The MRBrainS challenge was initially proposed in conjunction with MICCAI 2013. It focuses on adult brain tissue segmentation in the context of aging, based on three modalities: MRI T1, MRI T1 Inversion Recovery (IR) and MR-FLAIR. To this day, a total of 47 international teams have participated in this challenge.

3.2.1 Evaluation

The organizers used three types of evaluation measures: a spatial overlap measure (DSC), a boundary distance measure (MHD) and a volumetric measure (the percentage of absolute volume difference).

3.2.2 Architectures for comparison

We compare HyperDenseNet to three state-of-the-art networks for medical image segmentation. The first architecture is a 3D fully convolutional neural network with residual connections

[51], which we denote as FCN_Res3D. The second one, referred to as UNet3D, is a U-Net [52] model with residual connections in the encoder and 3D volumes as input. Finally, our comparison also includes DeepMedic [5], which showed an outstanding performance in brain lesion segmentation. The implementation details of these architectures are described in Supplemental materials (Supplementary materials are available in the supplementary files /multimedia tab).

3.2.3 Results

Validation results

We performed a leave-one-out-cross-validation (LOOCV) on the 5 available MRBrainS datasets, using 4 subjects for training and one for validation. We trained and tested models three times, each time using a different subject for validation, and measured the average accuracy over these three folds. For this experiment, we used all three modalities (i.e., T1, T1 IR and FLAIR) for all competing methods. In a second set of experiments, we assessed the impact of integrating multiple imaging modalities on the performance of HyperDenseNet using all possible combinations of two modalities as input.

Method Mean DSC (std dev)
FCN_Res3D [53]  (3-Modalities) 0.7685 (0.0161) 0.8163 (0.0222) 0.8607 (0.0178)
UNet3D [52]  (3-Modalities) 0.8218 (0.0159) 0.8432 (0.0241) 0.8841 (0.0123)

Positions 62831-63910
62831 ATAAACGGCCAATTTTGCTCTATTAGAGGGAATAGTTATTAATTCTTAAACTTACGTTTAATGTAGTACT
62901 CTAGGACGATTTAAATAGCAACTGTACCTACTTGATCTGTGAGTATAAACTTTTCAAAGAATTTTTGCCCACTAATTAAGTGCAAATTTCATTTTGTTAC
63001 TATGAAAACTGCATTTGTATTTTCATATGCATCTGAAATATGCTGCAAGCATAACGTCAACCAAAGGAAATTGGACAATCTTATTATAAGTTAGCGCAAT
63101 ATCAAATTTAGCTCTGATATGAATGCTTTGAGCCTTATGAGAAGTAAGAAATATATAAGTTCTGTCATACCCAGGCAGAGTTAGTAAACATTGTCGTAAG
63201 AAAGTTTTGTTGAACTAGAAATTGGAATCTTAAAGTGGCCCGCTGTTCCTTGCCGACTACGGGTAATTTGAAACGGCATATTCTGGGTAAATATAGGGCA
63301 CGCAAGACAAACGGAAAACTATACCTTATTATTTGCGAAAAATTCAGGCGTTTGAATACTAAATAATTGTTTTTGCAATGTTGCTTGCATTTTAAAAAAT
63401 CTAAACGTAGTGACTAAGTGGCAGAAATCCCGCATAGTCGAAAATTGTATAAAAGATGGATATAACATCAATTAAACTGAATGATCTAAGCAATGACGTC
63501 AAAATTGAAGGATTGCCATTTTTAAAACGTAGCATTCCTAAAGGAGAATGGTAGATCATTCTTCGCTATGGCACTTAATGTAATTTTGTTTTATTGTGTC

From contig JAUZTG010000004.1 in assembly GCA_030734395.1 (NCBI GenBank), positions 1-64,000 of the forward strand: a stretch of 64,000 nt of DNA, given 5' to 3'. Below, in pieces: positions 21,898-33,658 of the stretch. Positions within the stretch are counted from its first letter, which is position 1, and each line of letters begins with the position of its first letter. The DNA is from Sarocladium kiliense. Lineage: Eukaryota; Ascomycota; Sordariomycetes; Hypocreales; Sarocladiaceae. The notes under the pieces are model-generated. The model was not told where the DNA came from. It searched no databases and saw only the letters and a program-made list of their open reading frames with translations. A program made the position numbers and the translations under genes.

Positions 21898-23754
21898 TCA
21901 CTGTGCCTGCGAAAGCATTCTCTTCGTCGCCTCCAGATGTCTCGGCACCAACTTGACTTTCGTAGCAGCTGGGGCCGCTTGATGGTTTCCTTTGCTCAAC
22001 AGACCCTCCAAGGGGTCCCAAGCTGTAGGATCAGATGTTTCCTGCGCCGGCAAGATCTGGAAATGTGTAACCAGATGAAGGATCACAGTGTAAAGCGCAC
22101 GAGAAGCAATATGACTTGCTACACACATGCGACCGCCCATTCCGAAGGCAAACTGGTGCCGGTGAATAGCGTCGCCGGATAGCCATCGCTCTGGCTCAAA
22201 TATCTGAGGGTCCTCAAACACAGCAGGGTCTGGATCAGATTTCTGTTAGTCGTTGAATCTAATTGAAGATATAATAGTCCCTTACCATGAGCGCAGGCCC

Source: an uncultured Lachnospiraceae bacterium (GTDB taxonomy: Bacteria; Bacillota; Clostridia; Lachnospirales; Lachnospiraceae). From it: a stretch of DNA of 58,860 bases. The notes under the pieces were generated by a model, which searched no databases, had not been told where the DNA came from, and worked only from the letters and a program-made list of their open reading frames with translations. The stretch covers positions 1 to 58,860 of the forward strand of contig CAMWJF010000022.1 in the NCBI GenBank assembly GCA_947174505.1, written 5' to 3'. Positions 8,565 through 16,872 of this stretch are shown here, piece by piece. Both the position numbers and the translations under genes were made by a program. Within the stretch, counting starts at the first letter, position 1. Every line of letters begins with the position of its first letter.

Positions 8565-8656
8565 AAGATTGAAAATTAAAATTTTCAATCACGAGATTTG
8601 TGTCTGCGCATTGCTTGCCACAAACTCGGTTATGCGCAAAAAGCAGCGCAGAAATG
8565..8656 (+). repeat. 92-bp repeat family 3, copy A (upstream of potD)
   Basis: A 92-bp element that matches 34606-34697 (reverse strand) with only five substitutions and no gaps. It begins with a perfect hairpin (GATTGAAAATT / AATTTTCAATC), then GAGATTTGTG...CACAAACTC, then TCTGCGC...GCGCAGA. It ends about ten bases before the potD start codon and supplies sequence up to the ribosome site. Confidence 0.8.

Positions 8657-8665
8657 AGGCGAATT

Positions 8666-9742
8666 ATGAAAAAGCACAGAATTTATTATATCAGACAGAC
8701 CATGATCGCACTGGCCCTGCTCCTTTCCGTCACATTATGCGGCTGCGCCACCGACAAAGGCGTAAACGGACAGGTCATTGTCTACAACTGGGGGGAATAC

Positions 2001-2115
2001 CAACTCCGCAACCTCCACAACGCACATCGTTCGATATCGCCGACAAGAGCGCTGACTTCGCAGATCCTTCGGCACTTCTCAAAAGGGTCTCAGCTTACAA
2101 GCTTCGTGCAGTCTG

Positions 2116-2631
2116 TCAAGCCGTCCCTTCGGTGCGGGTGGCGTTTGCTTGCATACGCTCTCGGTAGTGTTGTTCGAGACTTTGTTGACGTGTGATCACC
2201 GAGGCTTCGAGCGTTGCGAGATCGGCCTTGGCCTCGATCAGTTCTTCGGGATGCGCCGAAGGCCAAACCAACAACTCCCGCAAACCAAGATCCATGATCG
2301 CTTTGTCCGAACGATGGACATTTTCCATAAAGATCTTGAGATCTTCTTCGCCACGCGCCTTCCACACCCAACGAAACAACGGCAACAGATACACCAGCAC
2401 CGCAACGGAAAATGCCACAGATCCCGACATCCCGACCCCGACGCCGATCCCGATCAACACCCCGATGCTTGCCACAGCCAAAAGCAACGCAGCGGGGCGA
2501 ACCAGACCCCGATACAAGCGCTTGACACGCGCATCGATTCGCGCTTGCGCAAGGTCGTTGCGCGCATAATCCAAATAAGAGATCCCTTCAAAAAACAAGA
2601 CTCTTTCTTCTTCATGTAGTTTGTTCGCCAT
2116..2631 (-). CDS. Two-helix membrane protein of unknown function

DeepMedic[5]  (3-Modalities) 0.8292 (0.0094) 0.8522 (0.0193) 0.8884 (0.0137)
HyperDenseNet  (T1-FLAIR) 0.8259 (0.0133) 0.8620 (0.0260) 0.8982 (0.0138)
HyperDenseNet  (T1_IR-FLAIR) 0.7991 (0.0181) 0.8226 (0.0255) 0.8654 (0.0087)
HyperDenseNet  (T1-T1_IR) 0.8191 (0.0297) 0.8498 (0.0173) 0.8913 (0.0082)
HyperDenseNet  (3-Modalities) 0.8485 (0.0078) 0.8663 (0.0247) 0.9016 (0.0109)
TABLE VI: Comparison to several state-of-the-art 3D networks on the MRBrainS challenge.

Table VI reports the mean DSC and standard-deviation values of tested models, with FCN_Res3D exhibiting the lowest mean DSC. This performance might be explained by the transpose convolutions in FCN_Res3D, which may cause voxel misclassification within small regions. Furthermore, the downsampling and upsampling operations in FCN_Res3D could make the feature maps in hidden layers sparser than the original inputs, causing a loss of image details. A strategy to avoid this problem is having skip connections as in UNet3D, which propagate information at different levels of abstraction between the encoding and decoding paths. This can be be observed in the results, where UNet3D clearly outperforms FCN_Res3D in all the metrics.

Moreover, DeepMedic obtained better results than its competitors, yielding a performance close to the different two-modality configurations of HyperDenseNet. The dual multiscale path is an important feature of DeepMedic which gives the network a larger receptive field via two paths, one for the input image and the other processing a low-resolution version of the input. This, in addition to the removal of pooling operations in DeepMedic, could explain the increase in performance with respect to FCN_Res3D and UNet3D.